of their time and energy on "fixing" their children...that they forget they have children
to parent.
I have been there and done that...I was almost drawn into the whole Wakefield
farce. I thank God I have a husband who can rationalize and told me, "Jeanette, I
will believe it when I see it".
I thank God everyday that we did not see it.
I cringe that my child(ren) may have been prodded, poked, and scoped...among
other horrible things.
Guess what, our children, 4 years later from our first meeting with Dr. Wakefield,
have surpassed all expectations. All while on a Gluten-filled and Casein-filled diet.

I read every thing there is to read about Autism every day. I am amazed by the
reasoning parent's give themselves to "cure" or "recover" their children. I am amazed
that they give into the McCarthyism of today.

I blog because my husband and myself have tried our hardest to raise 6 of the most
amazing people on this planet. Children who should have failed, because they were
labeled Autistic.
I thank the people who let us look past the label and continue to try to raise responsible,
kind, respectable and smart children.
I thank those in the blogosphere who have helped me to realize that I was not the crazy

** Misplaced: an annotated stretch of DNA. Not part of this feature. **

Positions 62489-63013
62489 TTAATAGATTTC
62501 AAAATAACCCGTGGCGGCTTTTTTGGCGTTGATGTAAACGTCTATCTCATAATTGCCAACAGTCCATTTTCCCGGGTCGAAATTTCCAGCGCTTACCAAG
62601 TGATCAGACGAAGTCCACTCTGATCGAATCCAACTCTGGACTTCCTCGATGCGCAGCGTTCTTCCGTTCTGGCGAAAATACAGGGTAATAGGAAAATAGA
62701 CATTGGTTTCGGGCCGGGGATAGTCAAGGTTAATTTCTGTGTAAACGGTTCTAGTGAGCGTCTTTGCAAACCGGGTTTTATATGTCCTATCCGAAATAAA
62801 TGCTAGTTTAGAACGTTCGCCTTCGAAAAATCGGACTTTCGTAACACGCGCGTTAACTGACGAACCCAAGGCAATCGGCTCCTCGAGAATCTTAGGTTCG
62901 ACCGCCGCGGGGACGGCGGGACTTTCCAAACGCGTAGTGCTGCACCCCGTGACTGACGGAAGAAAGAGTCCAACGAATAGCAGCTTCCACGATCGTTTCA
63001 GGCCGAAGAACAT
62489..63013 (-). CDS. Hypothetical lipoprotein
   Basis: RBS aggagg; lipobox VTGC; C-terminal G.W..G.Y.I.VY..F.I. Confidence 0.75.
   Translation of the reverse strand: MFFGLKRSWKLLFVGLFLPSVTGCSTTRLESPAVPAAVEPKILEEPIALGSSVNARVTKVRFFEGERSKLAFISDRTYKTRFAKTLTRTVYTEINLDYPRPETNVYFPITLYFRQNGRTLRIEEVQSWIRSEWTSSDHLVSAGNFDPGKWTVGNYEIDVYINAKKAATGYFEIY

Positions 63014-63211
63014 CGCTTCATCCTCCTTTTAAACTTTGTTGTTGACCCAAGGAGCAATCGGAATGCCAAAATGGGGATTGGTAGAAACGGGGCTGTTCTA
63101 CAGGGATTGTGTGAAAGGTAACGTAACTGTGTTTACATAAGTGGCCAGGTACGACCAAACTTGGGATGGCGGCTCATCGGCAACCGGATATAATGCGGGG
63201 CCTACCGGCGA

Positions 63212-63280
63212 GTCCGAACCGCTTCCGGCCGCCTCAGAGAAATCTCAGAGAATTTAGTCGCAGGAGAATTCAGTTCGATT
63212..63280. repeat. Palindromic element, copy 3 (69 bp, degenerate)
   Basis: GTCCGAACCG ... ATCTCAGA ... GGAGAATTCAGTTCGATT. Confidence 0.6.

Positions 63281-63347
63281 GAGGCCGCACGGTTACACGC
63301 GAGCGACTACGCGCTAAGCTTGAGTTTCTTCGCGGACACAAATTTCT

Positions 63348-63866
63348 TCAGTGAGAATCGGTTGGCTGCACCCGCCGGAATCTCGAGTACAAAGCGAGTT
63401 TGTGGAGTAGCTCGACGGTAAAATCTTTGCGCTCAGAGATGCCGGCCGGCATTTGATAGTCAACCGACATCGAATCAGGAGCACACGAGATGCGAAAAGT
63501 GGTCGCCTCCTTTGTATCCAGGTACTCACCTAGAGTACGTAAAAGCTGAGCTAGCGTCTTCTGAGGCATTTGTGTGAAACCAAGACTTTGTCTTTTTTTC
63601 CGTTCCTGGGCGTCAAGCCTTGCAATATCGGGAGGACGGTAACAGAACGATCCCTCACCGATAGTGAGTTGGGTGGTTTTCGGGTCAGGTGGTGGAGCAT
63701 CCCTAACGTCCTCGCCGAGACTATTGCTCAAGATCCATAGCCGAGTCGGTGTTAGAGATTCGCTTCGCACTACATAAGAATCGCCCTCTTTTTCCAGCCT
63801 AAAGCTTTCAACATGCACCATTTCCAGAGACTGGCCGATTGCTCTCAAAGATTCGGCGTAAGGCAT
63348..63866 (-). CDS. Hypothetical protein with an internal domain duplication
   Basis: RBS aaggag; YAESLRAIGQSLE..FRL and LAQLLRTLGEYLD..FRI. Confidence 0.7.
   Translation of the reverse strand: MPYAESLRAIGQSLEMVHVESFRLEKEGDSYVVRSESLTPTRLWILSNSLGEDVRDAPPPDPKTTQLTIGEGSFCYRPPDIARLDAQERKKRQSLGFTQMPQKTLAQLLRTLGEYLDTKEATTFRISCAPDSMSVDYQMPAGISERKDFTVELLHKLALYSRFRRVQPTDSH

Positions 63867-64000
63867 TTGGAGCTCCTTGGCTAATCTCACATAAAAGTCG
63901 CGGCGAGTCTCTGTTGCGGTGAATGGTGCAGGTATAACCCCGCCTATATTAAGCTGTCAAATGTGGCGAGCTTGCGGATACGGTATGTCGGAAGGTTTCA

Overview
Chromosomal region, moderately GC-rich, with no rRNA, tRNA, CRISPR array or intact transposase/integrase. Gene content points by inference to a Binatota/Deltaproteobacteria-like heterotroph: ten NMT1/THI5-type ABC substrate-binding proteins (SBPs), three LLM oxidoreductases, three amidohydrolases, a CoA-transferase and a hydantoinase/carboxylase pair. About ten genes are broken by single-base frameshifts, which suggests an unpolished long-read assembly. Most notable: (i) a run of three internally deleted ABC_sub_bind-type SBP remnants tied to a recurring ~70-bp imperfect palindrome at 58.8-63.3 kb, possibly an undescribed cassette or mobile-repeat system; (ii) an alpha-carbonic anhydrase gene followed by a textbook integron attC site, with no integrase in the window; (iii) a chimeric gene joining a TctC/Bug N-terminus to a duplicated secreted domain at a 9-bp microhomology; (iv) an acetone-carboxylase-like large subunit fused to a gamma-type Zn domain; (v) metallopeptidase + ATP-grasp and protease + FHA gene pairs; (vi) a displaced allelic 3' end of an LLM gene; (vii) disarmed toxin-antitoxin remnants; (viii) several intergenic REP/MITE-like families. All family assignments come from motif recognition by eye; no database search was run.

one in this journey called Autism.
I truly thank God for giving me these children to show me what unconditional love is.
Through teaching me patience, love and understanding in a world that many do not understand.

Thanks commenter...you have brought back my spark !!!!

Sunday, February 08, 2009


The day has come..the day that I thought would take forever to get here...
the day where I say..
"I am now the parent of an adult"...

When Caitlin was born 18 years ago...I remember making promises to her.
I promised to always love her and make sure she was happy and well-cared
for. I promised she would never need for anything. I promised her when she got
scared, I would do my best to comfort her.
I hope she feels that I have fulfilled my promises, and will continue to do so.

When Caitlin was diagnosed with Autism, I really did not know what was ahead
of us. What challenges Cady would face, and how, as her mother I could help her
meet those challenges.
I was going to stick by my promises and make sure she was protected and safe
from all outside elements that might hurt her. I would be her armour..
In doing so, I was shielding her from things that she needed to experience.

A very good friend of mine gave me a little piece of advice...
"Let her go, Jeanette"..."let her fall a bit and see what happens".

The minute I gave her more independence...Caitlin flourished. She became
happier and more grounded. She showed me that she was smart and capable.

Her Occupational Therapist gave me the same bit of advice when she wanted
Caitlin to be in the Special Olympics. I was not sure she could handle the noise